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Thursday, May 23, 2024

Bigger is Better for High Performance Computer Firm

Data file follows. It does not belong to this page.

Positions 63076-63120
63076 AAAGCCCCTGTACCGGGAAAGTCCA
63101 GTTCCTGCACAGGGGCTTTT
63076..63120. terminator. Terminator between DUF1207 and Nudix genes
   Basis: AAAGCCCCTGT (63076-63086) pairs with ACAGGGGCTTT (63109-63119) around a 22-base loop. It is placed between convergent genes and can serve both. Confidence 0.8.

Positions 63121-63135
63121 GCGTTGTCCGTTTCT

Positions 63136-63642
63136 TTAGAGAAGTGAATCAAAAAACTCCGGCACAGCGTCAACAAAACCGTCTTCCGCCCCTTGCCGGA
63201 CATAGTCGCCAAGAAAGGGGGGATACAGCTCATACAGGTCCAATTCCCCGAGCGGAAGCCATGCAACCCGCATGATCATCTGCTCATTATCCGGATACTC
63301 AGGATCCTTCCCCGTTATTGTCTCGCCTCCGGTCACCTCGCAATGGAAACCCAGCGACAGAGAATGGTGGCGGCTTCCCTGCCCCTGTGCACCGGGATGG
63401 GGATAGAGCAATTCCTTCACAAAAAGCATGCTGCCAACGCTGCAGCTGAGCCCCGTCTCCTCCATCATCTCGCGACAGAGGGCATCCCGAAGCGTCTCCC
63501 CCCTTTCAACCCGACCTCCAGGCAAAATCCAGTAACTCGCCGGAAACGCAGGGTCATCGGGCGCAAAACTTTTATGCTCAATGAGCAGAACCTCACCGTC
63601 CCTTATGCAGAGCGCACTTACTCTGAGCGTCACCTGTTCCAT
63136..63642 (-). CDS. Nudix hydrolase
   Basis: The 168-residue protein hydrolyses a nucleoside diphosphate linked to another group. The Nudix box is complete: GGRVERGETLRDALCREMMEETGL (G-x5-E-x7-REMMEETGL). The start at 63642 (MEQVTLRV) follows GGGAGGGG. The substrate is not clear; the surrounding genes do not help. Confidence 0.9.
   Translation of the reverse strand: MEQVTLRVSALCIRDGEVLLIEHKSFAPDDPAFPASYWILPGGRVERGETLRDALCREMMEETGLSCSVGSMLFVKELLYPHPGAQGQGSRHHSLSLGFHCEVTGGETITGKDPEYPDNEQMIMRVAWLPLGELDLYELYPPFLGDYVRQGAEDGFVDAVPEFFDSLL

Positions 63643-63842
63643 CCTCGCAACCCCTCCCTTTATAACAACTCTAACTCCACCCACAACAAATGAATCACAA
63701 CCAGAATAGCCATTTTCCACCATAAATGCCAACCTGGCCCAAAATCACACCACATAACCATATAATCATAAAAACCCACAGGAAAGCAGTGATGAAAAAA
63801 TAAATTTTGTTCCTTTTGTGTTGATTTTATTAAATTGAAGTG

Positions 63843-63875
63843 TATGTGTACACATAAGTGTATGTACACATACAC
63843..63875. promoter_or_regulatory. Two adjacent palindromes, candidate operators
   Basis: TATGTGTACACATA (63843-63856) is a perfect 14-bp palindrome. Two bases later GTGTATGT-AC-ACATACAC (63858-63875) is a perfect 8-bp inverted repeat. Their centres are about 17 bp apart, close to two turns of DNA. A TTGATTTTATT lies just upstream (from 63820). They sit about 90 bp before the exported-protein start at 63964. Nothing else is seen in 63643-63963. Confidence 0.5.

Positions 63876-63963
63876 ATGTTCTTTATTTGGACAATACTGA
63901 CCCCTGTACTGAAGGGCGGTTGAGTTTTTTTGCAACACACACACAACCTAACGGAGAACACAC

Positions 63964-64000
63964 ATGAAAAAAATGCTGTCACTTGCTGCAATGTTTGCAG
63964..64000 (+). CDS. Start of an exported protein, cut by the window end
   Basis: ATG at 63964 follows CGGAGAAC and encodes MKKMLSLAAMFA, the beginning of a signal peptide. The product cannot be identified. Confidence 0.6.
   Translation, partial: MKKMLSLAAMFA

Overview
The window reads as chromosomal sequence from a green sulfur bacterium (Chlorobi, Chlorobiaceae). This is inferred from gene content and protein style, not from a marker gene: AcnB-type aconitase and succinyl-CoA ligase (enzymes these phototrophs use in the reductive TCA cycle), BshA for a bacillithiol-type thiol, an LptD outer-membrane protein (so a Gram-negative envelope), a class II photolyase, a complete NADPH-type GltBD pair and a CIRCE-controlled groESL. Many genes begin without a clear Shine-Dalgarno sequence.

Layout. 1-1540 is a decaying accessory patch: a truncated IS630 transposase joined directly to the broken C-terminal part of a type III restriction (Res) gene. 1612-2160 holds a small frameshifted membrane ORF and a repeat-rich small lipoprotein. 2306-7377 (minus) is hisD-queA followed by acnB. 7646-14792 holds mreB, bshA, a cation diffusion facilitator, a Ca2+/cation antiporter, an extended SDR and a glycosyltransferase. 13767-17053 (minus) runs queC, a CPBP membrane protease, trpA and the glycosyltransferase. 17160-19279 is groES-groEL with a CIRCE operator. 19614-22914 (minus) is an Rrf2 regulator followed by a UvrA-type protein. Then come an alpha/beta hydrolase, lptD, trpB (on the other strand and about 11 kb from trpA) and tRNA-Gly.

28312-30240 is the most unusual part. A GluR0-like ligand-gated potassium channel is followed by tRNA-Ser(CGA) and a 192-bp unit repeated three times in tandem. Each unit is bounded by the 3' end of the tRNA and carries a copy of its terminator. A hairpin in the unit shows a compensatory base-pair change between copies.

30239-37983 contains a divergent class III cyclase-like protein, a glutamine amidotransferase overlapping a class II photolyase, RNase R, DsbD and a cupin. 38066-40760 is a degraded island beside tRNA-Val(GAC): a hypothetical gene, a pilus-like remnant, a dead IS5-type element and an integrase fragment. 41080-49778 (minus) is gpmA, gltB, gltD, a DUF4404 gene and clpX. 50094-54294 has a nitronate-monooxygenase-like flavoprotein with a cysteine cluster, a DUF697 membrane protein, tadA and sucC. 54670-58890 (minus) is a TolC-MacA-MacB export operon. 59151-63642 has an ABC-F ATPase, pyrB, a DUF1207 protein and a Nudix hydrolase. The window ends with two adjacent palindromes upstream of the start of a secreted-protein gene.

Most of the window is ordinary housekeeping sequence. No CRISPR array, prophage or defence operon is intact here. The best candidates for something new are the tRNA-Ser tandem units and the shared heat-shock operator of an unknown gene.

Megabytes? Too small. Gigabytes? Still not enough. At DataDirect Systems, terabytes and pedabytes are the units of measurement the Chatsworth company uses in its storage systems used in supercomputing applications and rich media applications for the entertainment industry. DataDirect has given itself a competitive edge in its area of the industry by creating solutions that meet the challenge customers face of wanting to extract large amounts of data in real time to work with it as they need. “If they move from one project to another more quickly they can do more problems and the supercomputer is not just sitting there,” said Bob Woolery, vice president of product marketing for DataDirect. “Time is money to them.” The same applies to rich media applications such as animation or special effects used in films where there is no waiting for a large file to be downloaded to a work station. “Everybody can continue to work and nobody has to slow down,” Woolery said. DataDirect was formed in 1998 from the merger of two other companies Mega Drive Systems in Chatsworth and ImpactData, in Monrovia. The company released its first storage systems in 2000. The firm’s products are now used in half of the 50 supercomputing centers around the country. Recently, DataDirect was chosen by NASA to supply storage at the Goddard Space Flight Center for studying weather and climate variability and studying astrophysical phenomena. DataDirect is in a sector of the computer industry that is growing at a rate of 20 percent per year, according to Robert Gray, an analyst with IDC, a consulting firm for the information technology, consumer technology and telecommunications markets. The Infinband technology used as the connection between a computer and storage system is not a mainstream product and geared for a niche market of high performance computing, Gray said. Companies such as DataDirect will likely grow because the high performance computing world is never satisfied with the equipment it uses, Gray said. “They want more,” Gray said. “These are people who are underserved and they are looking for a competitive edge.” Competing companies do not create systems with the density or capacity that DataDirect does, Woolery said, adding that three to five of a competitor’s systems will equal one from DataDirect. A storage system the size of a floor tile can hold one quarter of a pedabyte of information. A pedabyte is equal to 1,000 terabytes, or 1 trillion bits of information. In getting word out about its products, Woolery said that customers make the best salespeople. Like-minded users talk to each other, be it those running the supercomputing centers, auto designers, or engineers simulating and modeling in life science projects. “These people call us because we have been there for other folks with our products,” Woolery said. Other DataDirect clients include Oprah Winfrey’s Harpo Studios, E! Networks, Laurence Livermore National Laboratories, the BBC, the National Center for Atmospheric Research, and Time Warner Cable. At the National Association of Broadcasters convention in April, DataDirect demonstrated how its storage systems can be applied to burgeoning digital uses with equipment that allows for six concurrent 2K streams or two concurrent 4K streams of content. That allows for more work to be done in less time because multiple users can work on the same file, Woolery said. The faster and denser storage created by the company is also used for online services, Woolery said. “If you’re waiting for a site to load the customer is unhappy and moves on to another site,” Woolery. “That’s no way to keep customers.”

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